Logging onto the internet - which is universally free - was quick and easy. Another useful innovation is that I'm told your room phone will work wirelessly anywhere in the hotel, so you don't have to be stuck in the room waiting for that call.

RESTAURANTS AND BARS There are 12 bars and restaurants, most located at the bottom or top. Breakfast was excellent at Rosewater (pictured), which overlooked the pool and had plenty of seating indoors and on the terrace. It served a broad selection of cereals, pastries and hot dishes - every bit as comprehensive as Imperium at Jumeirah Zabeel Saray - and there were some items you tend not to see at your standard breakfast buffet (grilled seabass).

The night before I popped up to Ray's Bar (on 62nd floor, now the highest bar in the city), which has bar stools for solitary travellers, and chic-looking u-shaped white leather seats in separate alcoves for groups. One of them was occupied by a birthday party and it sounded like they were having a blast - but the glass must have been extremely thick as I could only hear muffled laughter. The bartender was busy knocking up a range of colourful fruit cocktails when I arrived, but I went safe with a bottled beer, and it was a nice touch having a bowl of popcorn served with the nuts. DJ Cliff Townley mixes house music on Thursday nights.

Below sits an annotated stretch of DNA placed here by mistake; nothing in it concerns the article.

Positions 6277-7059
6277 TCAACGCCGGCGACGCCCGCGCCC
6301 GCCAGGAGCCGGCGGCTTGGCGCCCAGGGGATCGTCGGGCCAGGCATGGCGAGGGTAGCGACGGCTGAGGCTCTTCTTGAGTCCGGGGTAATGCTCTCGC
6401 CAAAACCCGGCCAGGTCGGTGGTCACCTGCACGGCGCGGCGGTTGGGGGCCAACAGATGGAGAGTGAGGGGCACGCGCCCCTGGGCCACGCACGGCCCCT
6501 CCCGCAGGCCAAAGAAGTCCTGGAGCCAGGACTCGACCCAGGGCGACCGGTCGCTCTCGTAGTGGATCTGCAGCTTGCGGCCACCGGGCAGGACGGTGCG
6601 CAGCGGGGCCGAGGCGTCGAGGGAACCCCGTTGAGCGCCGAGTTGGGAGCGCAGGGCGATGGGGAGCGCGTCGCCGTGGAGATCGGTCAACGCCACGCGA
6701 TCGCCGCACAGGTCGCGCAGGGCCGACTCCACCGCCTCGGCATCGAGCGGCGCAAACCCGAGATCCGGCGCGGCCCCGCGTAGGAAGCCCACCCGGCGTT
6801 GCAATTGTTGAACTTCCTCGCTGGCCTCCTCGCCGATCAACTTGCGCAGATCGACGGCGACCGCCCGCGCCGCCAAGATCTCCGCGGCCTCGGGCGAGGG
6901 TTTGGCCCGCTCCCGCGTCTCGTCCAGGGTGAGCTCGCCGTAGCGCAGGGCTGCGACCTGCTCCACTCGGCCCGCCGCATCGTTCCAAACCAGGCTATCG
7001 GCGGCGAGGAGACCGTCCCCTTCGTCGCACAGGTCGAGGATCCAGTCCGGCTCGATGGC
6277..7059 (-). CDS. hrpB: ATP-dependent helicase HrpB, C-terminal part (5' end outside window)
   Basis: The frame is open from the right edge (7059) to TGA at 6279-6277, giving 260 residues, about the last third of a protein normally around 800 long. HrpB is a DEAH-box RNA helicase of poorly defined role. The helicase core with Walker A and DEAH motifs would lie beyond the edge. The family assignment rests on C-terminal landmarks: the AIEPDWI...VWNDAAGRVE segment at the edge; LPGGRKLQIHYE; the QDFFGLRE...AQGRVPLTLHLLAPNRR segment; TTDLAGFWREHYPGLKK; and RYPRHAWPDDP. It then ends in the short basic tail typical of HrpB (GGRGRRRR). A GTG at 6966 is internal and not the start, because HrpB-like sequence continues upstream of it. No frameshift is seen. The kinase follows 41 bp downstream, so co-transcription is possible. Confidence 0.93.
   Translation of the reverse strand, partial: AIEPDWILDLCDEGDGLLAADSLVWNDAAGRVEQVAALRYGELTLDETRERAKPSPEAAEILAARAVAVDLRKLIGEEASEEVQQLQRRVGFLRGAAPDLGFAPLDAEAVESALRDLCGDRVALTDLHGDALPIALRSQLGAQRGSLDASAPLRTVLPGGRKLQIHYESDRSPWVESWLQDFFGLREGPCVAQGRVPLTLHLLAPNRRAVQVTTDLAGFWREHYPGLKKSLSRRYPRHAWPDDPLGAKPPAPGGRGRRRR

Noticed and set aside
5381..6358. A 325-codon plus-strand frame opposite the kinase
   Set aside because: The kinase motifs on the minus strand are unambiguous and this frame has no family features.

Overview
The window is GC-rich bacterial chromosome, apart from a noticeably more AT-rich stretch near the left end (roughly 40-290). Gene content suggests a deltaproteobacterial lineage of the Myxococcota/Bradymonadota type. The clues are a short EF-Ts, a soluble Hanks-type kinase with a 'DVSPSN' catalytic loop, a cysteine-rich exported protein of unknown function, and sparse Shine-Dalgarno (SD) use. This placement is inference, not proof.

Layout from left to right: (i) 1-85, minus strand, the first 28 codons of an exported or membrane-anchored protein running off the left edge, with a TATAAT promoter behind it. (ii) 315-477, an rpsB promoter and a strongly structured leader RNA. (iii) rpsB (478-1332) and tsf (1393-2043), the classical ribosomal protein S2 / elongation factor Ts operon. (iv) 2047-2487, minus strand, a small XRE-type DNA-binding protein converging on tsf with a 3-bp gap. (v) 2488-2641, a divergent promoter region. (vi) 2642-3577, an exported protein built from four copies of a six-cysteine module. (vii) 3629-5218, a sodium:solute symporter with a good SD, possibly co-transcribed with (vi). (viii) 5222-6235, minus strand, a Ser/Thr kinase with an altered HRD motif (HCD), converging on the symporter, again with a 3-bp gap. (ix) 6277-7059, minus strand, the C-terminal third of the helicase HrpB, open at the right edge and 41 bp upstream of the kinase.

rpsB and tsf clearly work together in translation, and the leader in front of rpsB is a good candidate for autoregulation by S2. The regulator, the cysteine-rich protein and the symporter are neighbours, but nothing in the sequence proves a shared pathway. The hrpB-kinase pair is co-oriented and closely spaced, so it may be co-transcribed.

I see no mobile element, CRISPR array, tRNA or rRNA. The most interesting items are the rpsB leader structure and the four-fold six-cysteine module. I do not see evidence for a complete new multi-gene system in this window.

Afterwards I visited the signature Quest restaurant on the top floor (63rd) and was seated at the back, which offered a city view. The dishes are based on Chinese, Thai, Korean and Japanese, with a thread of Singapore running throughout. I had a series of small dishes - prawns, angus beef striploin - but the most memorable parts were the 'plant pot' starter, which thankfully tasted a lot nicer than it looked (the soil effect was rather creatively created by vegetable ash) and being served a glass of fizz direct from a large, mobile leather trunk. Both Ray's Bar and Quest were busy with local expat custom, probably as a result of their lofty novelty factor.